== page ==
My Father Did Bad Things. I Still Believe He Was a Good Man.
Pop’s letters from Vietnam remind me how fiercely he fought his demons
My father was a good man. I really think he was. But when I was growing up, he was also violent. Frightening. Depressed. Alcoholic, and not in a fun-at-parties way. Often mean. Sometimes racist, as liberal, left-voting white people can casually be. He could be — as even the people who loved him most acknowledged — an asshole.
But he could also be heroic, as he was for me and my little sister, who adored and feared him. Pop was certainly a larger-than-life figure for the kids in our neighborhood, who he would load into the back of his pickup and take to 7-Eleven for candy runs on payday. He was tender, funny, and good-hearted. He was also sad — pretty much all the time. He survived Vietnam, the death of his firstborn daughter, the early deaths of both of his parents, and the loss of his younger sister, all before he turned 30. He deserved better. For as long as I knew him, he battled depression, PTSD, and alcoholism. He died of cirrhosis at 47, when I was 21.
I really think he was a good person — or at least, he died trying to be.
He was young to have shot at so many people he was ordered to kill, young to have lost so many people he was trying to protect.
About 20 years after Pop’s death, I got my hands on something I’d never seen before — an envelope containing photos and letters he’d sent home as a Marine in Vietnam. Seeing my teenage father fall out of an envelope into my hands was fairly extraordinary.
I hope your sweet child is a girl then I can have a little niece to spoil rotten. If it is a boy and I get killed name him after me. If I don’t get killed you can call him what you want.
He is all 19 in these letters, trying on valor, toughness, cruelty, gallantry. He’s also clearly terrified and lonely. In the monotony and stress of living on base in a war zone, he’s obviously processing what’s happening to him, while filtering it through what he’d heard from other Marines in his platoon. It produces some startling effects: He shifts from valiant adoration of his new baby niece to ugliness about the “gooks” (his word — and not the first or last time I knew him to use it) that his platoon shot to literal pieces, without even a pause or a paragraph break.
We were mortared last nite boy was I scared but we came out all right. I killed another one he was trying to throw a hand grenade into the Liquid Oxygen plant so I shot him with my 45 it was not too good I shot 7 times and only hit him once at about 45 yds. I guess I was to [sic] nervous after I saw him I got sick. I haven’t gotten use to death yet I guess maybe I never will. I was embarrassed. Well enough of my problems. So Mikes getting to be a brat huh? Tell him to be good or his Uncle will get after him when he gets home.
Reading these letters from a 19-year-old at war feels especially poignant now, as we’re interrogating “toxic masculinity” and the pressures men feel to live up to (or reject) certain tropes of manhood — provider, hunter, gatherer, first-person shooter, groper of ingenues, emotionally unavailable clean-shaven jawline, and so on. Like women, men are taught to want certain things whether they like them or not. Unlike women, what men are taught to want is to walk hand in hand with violence. If, by the age of eight or nine, your son hasn’t used a game controller to shoot something, he’s a rare, sweet, darling bird indeed. If you can find me a movie poster on the subway where a guy isn’t holding a weapon I will personally give you $5.00. (I won’t. I’m kidding. I’m a writer.)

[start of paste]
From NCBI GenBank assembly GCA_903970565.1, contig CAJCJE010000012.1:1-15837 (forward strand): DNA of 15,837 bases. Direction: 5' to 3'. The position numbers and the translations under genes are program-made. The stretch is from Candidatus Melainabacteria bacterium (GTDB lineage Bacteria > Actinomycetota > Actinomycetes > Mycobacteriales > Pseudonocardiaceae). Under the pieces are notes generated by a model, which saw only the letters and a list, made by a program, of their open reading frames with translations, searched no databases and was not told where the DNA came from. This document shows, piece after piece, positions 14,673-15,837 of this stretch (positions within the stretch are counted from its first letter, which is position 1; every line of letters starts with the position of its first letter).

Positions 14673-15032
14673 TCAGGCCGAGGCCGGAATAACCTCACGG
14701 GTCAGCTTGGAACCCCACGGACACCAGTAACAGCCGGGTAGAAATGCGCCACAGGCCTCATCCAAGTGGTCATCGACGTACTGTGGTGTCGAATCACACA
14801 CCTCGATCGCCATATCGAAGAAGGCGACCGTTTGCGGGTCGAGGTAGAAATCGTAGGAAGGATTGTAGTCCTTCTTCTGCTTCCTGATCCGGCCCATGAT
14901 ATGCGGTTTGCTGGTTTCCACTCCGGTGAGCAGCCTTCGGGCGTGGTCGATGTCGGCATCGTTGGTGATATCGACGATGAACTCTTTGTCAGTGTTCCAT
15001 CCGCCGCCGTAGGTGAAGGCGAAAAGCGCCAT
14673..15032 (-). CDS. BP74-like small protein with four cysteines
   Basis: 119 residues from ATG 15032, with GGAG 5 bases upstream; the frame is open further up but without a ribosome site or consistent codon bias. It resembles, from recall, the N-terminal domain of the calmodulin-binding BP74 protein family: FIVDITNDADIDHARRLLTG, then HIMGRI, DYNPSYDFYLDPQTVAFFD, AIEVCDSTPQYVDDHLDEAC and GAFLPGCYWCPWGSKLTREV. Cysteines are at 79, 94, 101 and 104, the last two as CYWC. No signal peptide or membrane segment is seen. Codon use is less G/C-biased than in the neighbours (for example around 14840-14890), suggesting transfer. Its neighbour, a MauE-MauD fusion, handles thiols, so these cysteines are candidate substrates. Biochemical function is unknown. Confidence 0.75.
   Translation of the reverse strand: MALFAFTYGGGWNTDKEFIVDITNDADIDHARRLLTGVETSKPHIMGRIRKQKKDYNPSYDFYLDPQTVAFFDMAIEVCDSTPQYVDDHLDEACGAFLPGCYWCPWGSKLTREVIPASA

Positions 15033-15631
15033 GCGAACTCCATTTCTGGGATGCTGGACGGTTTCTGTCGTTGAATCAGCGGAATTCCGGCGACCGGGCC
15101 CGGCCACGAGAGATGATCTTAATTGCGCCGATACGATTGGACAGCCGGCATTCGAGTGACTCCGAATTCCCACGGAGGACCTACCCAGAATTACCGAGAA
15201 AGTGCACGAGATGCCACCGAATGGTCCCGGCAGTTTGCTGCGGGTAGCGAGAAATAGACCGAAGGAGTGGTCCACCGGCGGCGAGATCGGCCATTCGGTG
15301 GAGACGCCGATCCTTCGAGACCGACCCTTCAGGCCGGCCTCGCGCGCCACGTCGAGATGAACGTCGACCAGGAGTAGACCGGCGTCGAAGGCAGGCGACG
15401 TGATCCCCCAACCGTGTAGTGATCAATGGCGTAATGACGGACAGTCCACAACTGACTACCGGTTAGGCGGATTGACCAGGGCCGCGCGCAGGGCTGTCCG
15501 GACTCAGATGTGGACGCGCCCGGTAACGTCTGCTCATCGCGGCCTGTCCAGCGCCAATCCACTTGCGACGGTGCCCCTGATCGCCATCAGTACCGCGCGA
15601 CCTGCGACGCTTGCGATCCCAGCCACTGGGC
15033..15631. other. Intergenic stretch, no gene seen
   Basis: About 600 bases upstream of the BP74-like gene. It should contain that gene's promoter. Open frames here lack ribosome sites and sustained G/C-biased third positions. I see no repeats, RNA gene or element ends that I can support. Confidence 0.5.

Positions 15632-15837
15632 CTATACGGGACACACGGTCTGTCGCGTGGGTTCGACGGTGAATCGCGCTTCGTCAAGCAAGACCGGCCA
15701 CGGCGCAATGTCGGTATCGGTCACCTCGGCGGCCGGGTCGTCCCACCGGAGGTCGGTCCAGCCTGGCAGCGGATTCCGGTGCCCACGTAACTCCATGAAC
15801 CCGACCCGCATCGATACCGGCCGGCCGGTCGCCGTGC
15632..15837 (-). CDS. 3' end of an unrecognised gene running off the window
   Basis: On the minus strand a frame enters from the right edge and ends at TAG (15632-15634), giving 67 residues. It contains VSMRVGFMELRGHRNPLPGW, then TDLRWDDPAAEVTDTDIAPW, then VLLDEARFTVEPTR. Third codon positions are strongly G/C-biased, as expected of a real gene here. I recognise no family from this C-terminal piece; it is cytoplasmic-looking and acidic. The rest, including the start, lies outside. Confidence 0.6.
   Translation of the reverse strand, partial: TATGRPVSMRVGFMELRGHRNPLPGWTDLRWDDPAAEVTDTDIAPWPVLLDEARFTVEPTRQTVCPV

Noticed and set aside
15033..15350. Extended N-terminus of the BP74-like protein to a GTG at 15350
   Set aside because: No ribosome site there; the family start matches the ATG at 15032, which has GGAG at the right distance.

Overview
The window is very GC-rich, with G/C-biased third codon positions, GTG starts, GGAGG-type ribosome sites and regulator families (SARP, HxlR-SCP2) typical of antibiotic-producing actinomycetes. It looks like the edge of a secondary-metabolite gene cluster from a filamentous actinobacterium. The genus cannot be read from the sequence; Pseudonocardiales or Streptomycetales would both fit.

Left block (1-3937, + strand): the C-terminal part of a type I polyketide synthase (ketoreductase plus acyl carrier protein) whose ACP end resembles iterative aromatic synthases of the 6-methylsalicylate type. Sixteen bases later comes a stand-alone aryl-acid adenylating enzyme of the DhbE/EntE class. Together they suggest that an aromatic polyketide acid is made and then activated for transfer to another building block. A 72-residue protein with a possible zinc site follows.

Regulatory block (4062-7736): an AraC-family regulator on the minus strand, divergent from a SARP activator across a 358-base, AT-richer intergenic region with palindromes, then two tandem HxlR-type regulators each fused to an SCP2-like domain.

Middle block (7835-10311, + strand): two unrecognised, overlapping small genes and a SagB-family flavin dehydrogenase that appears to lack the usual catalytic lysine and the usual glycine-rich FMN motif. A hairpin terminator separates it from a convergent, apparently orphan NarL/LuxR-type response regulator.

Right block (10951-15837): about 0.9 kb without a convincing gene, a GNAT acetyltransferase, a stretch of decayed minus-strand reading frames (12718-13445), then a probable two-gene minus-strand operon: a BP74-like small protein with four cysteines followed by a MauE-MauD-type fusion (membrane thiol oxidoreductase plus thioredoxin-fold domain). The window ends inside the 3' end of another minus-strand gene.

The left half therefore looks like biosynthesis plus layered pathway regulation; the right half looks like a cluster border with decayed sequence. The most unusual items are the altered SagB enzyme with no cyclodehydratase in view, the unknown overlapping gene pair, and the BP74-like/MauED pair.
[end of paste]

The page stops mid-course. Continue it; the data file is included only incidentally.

While you could argue that we’ve improved, somewhat, at raising girls to believe in themselves, we haven’t gotten better at raising boys to believe themselves capable of turning their backs on violence. Boys are capable of magic, love, daring acts of self-sacrifice, dreams, sweetness, collaboration, generosity, humility, and creating great works of art. Boys are also capable of shooting up schools, beating up their girlfriends, feeling up women whose bodies they do not see as equal to theirs, and repressing their female colleagues. Do boys believe in the good that they’re capable of, as much as they’re taught to believe in their power to do violence? If not, why aren’t we teaching them?
We were attacked last night we had a big fire-fight that lasted all night. I killed one of the V.C. for certain and may have wounded some more. It feels funny to know that you have taken somebody’s life. But I think God will forgive me.
Penny if your ever short of money just write and tell me I make about $200 a month here and I have no place to spend it. I know you might be a little short with the baby on the way so don’t hesitate to ask. I’d kind of like to help out with the baby anyhow since you might name him after me and dad (maybe?).
While my teenage father was at war, he was in a constant state of worry about his older sister Penny, who was back home with her toddler son and a new baby on the way, and his younger sister, Sandy, who was perpetually in trouble — and who would disappear from their lives altogether a few years later. In every letter, every single one, his love and concern for them is threaded throughout: Sandy had gotten mixed up with some guy and my father didn’t think he was good for her. Penny had a car that kept breaking down and my father wanted her to use his combat pay to get a new one. Penny had the flu and my father was worried. There was a blizzard and his sisters were in danger. Sandy was too young to get married, and too young to be talking about getting pregnant.